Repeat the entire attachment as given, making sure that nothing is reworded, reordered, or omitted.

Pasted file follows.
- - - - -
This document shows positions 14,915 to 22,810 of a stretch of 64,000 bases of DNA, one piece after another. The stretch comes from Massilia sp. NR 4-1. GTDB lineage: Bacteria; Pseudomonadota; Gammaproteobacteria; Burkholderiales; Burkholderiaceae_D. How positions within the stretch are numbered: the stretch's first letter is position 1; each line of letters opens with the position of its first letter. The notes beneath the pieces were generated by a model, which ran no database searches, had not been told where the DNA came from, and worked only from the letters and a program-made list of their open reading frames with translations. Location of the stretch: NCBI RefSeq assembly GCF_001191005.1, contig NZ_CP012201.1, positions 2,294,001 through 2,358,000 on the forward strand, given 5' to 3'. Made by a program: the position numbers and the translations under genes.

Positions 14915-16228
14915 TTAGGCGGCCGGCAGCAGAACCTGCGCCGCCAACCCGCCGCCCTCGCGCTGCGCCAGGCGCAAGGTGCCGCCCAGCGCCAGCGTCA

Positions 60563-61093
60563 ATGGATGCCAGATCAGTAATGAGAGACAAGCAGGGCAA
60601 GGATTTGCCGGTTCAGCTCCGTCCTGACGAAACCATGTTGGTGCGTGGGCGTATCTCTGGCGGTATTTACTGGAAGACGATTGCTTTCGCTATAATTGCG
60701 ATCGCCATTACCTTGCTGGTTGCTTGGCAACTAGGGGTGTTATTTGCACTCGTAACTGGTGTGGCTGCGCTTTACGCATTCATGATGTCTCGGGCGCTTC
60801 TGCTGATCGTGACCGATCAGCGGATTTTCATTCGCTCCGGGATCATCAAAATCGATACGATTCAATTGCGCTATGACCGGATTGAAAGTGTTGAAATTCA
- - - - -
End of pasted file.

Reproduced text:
This document shows positions 14,915 to 22,810 of a stretch of 64,000 bases of DNA, one piece after another. The stretch comes from Massilia sp. NR 4-1. GTDB lineage: Bacteria; Pseudomonadota; Gammaproteobacteria; Burkholderiales; Burkholderiaceae_D. How positions within the stretch are numbered: the stretch's first letter is position 1; each line of letters opens with the position of its first letter. The notes beneath the pieces were generated by a model, which ran no database searches, had not been told where the DNA came from, and worked only from the letters and a program-made list of their open reading frames with translations. Location of the stretch: NCBI RefSeq assembly GCF_001191005.1, contig NZ_CP012201.1, positions 2,294,001 through 2,358,000 on the forward strand, given 5' to 3'. Made by a program: the position numbers and the translations under genes.

Positions 14915-16228
14915 TTAGGCGGCCGGCAGCAGAACCTGCGCCGCCAACCCGCCGCCCTCGCGCTGCGCCAGGCGCAAGGTGCCGCCCAGCGCCAGCGTCA

Positions 60563-61093
60563 ATGGATGCCAGATCAGTAATGAGAGACAAGCAGGGCAA
60601 GGATTTGCCGGTTCAGCTCCGTCCTGACGAAACCATGTTGGTGCGTGGGCGTATCTCTGGCGGTATTTACTGGAAGACGATTGCTTTCGCTATAATTGCG
60701 ATCGCCATTACCTTGCTGGTTGCTTGGCAACTAGGGGTGTTATTTGCACTCGTAACTGGTGTGGCTGCGCTTTACGCATTCATGATGTCTCGGGCGCTTC
60801 TGCTGATCGTGACCGATCAGCGGATTTTCATTCGCTCCGGGATCATCAAAATCGATACGATTCAATTGCGCTATGACCGGATTGAAAGTGTTGAAATTCA